Pacific Media Centre Newsdesk
Remote communities in Papua New Guinea’s south-western Gulf Province have welcomed an outreach patrol to several villages that has brought treatment for illnesses and covid-19 pandemic awareness.
Lillian Keneqa of EMTV News reports the patrol, delivered by Kikori Health Services, has brought vital health services, including immunisation, family planning, tuberculosis treatment follow-up, outpatient screening and covid information.
More than 130 children under the age of five were vaccinated, and more than 300 outpatients were checked for a range of illnesses and eight TB patients had their treatment reviewed.
The recently integrated outreach patrol took place in Baina village, located about 230km from Kikori Station
Sixty three cases of covid-19 have been confirmed in Papua New Guinea with two deaths so far – with a spike in the national capital Port Moresby – while testing has been extended to more parts of the country.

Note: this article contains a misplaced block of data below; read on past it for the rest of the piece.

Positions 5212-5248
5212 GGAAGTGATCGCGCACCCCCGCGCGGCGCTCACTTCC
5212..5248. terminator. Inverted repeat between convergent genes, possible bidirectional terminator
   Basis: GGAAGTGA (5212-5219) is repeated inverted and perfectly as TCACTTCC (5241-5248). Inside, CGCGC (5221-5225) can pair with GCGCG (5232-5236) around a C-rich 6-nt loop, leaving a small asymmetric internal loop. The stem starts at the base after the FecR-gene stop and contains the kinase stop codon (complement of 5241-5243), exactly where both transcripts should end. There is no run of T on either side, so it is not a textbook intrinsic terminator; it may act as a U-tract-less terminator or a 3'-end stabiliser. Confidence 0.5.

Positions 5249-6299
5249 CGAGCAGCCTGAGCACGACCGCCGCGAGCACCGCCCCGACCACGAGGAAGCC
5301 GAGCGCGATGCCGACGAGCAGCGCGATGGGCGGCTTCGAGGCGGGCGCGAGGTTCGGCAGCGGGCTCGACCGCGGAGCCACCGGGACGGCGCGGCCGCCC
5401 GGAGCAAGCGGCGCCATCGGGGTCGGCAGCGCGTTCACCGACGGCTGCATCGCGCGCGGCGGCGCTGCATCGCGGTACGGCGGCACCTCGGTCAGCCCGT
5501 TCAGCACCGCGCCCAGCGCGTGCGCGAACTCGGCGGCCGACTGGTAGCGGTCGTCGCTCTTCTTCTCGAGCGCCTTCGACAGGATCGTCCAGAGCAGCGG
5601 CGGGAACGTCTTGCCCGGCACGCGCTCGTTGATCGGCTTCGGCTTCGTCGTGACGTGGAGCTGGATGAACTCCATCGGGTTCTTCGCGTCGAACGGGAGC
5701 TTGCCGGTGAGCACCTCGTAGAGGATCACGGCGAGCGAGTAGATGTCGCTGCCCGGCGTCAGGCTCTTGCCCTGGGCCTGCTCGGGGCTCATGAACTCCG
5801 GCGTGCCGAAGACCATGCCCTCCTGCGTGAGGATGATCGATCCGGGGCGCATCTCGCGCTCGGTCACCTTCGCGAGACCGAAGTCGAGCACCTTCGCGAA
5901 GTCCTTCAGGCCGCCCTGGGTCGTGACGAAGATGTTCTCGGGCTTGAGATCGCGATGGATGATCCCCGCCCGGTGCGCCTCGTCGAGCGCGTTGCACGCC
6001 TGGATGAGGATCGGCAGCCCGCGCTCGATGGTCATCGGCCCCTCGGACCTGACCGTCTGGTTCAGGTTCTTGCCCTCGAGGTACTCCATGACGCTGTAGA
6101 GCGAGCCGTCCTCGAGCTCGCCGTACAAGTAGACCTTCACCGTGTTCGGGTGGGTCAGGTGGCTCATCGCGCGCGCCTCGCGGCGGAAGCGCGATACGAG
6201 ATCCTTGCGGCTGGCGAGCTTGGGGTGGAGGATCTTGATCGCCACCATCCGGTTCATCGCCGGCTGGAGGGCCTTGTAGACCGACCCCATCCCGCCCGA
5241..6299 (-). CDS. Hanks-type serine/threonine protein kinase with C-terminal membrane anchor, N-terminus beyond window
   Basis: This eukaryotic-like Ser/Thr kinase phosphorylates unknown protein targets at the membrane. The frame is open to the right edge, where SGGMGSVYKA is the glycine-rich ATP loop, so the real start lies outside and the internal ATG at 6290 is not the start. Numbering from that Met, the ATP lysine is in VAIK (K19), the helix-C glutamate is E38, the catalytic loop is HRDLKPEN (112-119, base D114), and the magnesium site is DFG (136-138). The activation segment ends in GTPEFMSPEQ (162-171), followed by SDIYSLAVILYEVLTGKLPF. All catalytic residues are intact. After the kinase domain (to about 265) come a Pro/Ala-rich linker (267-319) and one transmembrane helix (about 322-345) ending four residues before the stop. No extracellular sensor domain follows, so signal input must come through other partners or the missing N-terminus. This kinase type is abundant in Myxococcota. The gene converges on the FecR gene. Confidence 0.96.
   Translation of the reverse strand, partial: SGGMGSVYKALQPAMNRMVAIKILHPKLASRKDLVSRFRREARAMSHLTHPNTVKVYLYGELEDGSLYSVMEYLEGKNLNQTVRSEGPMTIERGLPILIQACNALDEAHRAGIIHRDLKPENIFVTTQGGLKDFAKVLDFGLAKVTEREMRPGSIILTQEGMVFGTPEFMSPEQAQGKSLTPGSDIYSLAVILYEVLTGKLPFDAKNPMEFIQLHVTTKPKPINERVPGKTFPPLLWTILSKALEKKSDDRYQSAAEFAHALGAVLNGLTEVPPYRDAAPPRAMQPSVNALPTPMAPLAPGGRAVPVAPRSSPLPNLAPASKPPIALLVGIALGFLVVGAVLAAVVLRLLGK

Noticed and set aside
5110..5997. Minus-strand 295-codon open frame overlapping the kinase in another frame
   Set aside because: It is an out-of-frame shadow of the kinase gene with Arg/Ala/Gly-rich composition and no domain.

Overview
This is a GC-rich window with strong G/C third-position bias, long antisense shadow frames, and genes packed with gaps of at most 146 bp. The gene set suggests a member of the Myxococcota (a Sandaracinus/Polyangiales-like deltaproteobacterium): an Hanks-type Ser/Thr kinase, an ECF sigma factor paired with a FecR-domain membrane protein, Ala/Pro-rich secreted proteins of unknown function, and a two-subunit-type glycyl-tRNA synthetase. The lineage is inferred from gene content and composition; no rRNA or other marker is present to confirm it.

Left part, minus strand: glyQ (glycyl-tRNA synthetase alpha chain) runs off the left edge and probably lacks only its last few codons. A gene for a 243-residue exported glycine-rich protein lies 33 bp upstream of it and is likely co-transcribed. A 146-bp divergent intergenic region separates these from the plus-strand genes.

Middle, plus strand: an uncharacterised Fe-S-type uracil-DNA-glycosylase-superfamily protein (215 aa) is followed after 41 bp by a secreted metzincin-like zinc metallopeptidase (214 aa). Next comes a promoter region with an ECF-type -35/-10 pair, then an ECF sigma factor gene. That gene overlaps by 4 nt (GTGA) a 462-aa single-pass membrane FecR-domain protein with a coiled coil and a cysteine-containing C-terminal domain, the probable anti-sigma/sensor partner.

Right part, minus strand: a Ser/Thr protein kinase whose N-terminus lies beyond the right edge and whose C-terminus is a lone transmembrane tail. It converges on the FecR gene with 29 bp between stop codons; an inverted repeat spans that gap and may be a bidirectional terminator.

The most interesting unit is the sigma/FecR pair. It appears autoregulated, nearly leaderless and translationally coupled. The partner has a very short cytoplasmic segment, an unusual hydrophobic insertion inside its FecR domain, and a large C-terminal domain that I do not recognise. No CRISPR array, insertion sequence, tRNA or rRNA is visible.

People in Port Moresby are slowly adjusting to the urban lockdown measures imposed by the pandemic controller since last Friday, reports EMTV’s Annette Kora.
The major markets and public areas of the city were checked to see if the covid-19 measures were mitigating the spread of the virus.
Following the confirmation of four new cases in the last 24 hours, the controller reinforced another stern warning to strictly observe the covid-19 control measures, especially in Port Moresby.
Empty Waigani streets in the Papua New Guinea capital of Port Moresby. Image: EMTV
General lockdown compliance
While it is important that all residents assist by adhering to measures in place, observations on day two have seen general compliance to the lockdown measures, said Pandemic Controller David Manning.
PMVs ceased operations completely and social distancing practices, as well as directions for masking and quarantine and isolation protocols,are being followed slowly.
Accessings masks by the citizens is a challenge. The National Command Centre is working with partners to make sure masks are available at a minimum cost to the public.
Controller Manning said it was an “investment in survival” and must not be compromised.
Manning added that health teams could not indicate the hot spot areas so the public needed to remain vigilant to protect themselves against the virus.
The Pacific Media Centre has a partnership with EMTV News.Print